IRAs and 401(k)s are two of the most widely used ways Americans save for retirement, and in many ways the two types of accounts are similar. For instance, both offer attractive tax advantages that can greatly increase the size of your nest egg over time.

But despite their similarities, there are notable differences between IRAs and 401(k)s. We asked three of our contributing writers to explain some of these differences, and what they mean to investors like you.

Jason Hall: While a 401(k) and an IRA essentially do the same thing -- that is, provide tax-advantaged ways to invest for retirement -- the biggest difference is that a 401(k) is an employer-sponsored plan with much higher contribution limits than an IRA.

If you're under 50, you can contribute as much as $18,000 in pre-tax income deductions to your 401(k), but only $5,500 to an IRA. If you're 50 or over, the limit jumps to $24,000 in your 401(k), versus $6,500 in an IRA. Not only does this higher contribution limit mean you can sock away much larger amounts, but the compounding growth of all that extra cash can make a massive difference.

Let's say you contribute $11,000 per year to your 401(k), double the amount you can contribute to an IRA, increase those contributions about 2% annually (about what the historical contribution limit increase has been), and average a conservative 7% annualized rate of return over the next 30 years. Here's how much larger your nest egg would be:

Returns based on assumptions in paragraph above table

This doesn't even factor in the potential for free money in the form of employer contributions. If your employer matched 3% of your salary (assuming a $40,000 annual salary to start, with a 2% average annual pay increase), your nest egg would soar to over $1.6 million after 30 years.

Take advantage of the extra wealth-building power of a 401(k) if you can. It'll make a major difference in your nest egg when you reach retirement.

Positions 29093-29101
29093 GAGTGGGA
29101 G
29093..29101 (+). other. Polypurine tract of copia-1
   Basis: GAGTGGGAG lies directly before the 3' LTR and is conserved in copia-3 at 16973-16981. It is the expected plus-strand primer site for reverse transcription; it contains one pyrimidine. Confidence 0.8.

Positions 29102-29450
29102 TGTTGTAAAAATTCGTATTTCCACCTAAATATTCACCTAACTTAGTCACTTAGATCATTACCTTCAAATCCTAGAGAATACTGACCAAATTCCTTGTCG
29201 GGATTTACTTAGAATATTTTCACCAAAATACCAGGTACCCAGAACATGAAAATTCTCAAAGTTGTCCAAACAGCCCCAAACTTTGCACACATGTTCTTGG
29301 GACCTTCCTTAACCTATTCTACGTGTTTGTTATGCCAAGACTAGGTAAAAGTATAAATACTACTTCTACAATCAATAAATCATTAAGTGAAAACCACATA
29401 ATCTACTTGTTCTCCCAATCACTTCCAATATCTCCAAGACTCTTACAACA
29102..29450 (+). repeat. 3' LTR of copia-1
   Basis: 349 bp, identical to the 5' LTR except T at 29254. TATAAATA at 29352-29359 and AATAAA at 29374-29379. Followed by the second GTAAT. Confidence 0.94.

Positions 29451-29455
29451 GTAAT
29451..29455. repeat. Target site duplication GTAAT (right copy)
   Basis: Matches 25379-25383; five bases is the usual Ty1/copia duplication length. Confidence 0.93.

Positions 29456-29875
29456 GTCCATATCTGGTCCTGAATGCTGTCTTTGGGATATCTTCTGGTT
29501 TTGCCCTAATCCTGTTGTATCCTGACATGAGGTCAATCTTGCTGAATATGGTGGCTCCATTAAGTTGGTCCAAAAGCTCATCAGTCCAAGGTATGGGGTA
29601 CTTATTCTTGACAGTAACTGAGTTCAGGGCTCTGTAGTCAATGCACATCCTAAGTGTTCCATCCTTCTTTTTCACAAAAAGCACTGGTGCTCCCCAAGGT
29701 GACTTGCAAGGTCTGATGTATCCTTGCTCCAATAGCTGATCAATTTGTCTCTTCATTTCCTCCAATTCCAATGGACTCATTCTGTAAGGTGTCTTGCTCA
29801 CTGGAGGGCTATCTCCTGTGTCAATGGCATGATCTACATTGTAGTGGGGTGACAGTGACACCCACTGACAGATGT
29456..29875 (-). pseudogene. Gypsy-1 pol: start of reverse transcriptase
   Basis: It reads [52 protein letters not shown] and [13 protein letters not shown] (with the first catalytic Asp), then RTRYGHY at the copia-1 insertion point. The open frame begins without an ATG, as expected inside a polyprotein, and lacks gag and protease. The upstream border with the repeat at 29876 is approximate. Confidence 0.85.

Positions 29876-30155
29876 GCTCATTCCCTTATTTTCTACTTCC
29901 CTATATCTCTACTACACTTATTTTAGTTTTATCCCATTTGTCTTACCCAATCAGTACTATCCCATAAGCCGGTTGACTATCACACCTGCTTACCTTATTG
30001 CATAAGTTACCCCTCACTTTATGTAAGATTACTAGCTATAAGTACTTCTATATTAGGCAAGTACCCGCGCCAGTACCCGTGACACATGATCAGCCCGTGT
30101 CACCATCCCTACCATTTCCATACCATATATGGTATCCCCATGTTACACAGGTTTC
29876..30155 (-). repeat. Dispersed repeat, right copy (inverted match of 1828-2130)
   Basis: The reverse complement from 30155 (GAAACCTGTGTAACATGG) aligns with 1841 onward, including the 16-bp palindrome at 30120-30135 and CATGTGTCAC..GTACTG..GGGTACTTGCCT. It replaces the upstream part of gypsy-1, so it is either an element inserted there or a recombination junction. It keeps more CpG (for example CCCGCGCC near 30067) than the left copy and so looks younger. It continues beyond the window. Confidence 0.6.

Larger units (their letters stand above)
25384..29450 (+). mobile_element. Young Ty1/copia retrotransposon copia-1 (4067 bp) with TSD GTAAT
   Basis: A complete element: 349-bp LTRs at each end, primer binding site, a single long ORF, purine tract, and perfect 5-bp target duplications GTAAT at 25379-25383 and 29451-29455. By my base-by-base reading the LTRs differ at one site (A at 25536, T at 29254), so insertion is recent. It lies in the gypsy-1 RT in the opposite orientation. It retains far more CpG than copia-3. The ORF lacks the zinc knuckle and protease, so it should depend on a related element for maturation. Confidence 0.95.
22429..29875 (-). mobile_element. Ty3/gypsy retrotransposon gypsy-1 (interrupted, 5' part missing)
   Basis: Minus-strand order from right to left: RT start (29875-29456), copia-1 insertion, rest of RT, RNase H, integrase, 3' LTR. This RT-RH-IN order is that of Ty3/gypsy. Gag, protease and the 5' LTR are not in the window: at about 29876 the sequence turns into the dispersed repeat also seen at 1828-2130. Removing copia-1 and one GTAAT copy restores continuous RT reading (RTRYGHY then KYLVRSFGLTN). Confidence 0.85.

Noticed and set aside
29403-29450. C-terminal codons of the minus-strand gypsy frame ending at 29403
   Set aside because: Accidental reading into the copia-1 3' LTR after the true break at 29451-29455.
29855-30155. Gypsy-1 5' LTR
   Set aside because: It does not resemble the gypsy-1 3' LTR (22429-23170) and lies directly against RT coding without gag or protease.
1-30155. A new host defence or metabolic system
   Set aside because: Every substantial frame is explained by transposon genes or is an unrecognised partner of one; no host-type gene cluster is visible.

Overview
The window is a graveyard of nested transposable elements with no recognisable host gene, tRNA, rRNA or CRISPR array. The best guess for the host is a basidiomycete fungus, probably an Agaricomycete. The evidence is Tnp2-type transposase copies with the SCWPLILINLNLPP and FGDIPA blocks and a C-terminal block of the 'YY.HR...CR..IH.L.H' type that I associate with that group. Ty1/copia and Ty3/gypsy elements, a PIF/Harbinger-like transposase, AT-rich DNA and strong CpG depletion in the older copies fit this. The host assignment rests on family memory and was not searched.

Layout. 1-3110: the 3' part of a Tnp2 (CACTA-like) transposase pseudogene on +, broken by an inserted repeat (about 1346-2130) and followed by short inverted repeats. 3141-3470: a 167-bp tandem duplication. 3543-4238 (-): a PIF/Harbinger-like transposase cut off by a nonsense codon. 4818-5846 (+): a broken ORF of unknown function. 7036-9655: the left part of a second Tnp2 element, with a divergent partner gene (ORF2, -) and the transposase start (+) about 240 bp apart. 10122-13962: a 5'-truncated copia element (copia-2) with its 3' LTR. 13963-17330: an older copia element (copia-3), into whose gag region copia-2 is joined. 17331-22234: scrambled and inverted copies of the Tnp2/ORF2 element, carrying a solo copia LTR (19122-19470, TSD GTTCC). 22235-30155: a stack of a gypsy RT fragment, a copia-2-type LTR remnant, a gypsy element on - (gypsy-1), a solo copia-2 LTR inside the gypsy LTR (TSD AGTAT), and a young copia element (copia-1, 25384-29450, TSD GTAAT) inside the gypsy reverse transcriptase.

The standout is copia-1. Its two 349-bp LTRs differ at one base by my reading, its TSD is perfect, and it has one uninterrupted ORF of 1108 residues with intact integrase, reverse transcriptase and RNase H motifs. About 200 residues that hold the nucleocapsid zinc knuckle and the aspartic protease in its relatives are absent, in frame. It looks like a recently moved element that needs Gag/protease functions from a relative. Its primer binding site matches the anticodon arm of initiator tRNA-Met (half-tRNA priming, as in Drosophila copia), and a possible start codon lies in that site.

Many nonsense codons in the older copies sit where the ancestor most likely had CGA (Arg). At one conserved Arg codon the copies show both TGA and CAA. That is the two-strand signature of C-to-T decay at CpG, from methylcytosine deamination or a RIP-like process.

Dan Caplinger: One of the most important differences between IRAs and 401(k)s is the level of investment flexibility that each one offers. With IRAs, you have almost unlimited options in terms of what investments your account can hold, including individual stocks and bonds as well as mutual funds, ETFs, bank products, and a wide range of other investments that even includes gold bullion coins and real estate. By contrast, a 401(k) typically offers much more limited investment choices, with most employers only giving participants access to a short list of mutual funds and perhaps company stock.

One compensating factor in favor of 401(k)s, though, is that the mutual funds you can buy in a 401(k) are often the cheaper institutional-class shares. These special share classes are typically unavailable to individual investors, with only employers and other large investors eligible to enjoy the lower expense ratios that these funds have. That's one reason why many consumer advocates believe that unscrupulous investment professionals take advantage of those rolling money over from 401(k)s to IRAs, investing them in the same funds but using share classes with higher fees. IRAs do offer a wider selection of investment options, but if you're happy with what your 401(k) has on its investment menu, you might be better off sticking with it rather than trying to replicate it in an IRA.

Matt Frankel: One big difference between IRAs and 401(k)s is the rules that determine when you are allowed to use your money early, meaning before you reach 59 1/2.

IRAs have a few rules that many people take advantage of. For example, you are allowed to withdraw up to $10,000 penalty-free from your IRA to fund a first-time home purchase for you or one of your relatives. You can also withdraw penalty-free from an IRA to cover qualified higher-education expenses for you or your kids. And if your IRA is of the Roth variety, you can withdraw your original contributions (but not any investment gains) at any time for any reason.

401(k)s have their own early-withdrawal rules. Generally, withdrawals in the case of hardship or for education expenses are permitted, but you'll end up paying a penalty. However, if you are "separated from service" in the year of your 55th birthday or later, you may be able to access the funds in your account without penalty. And most (but not all) 401(k) plans allow you to borrow money from your account for any reason, as long as you pay yourself back. The rules regarding permissible 401(k) withdrawals and loans vary from plan to plan, so check with your plan administrator before attempting to withdraw money.

Finally, bear in mind that for any withdrawals, early or on time, the money you withdraw will count as taxable income, unless the account is a Roth IRA or 401(k).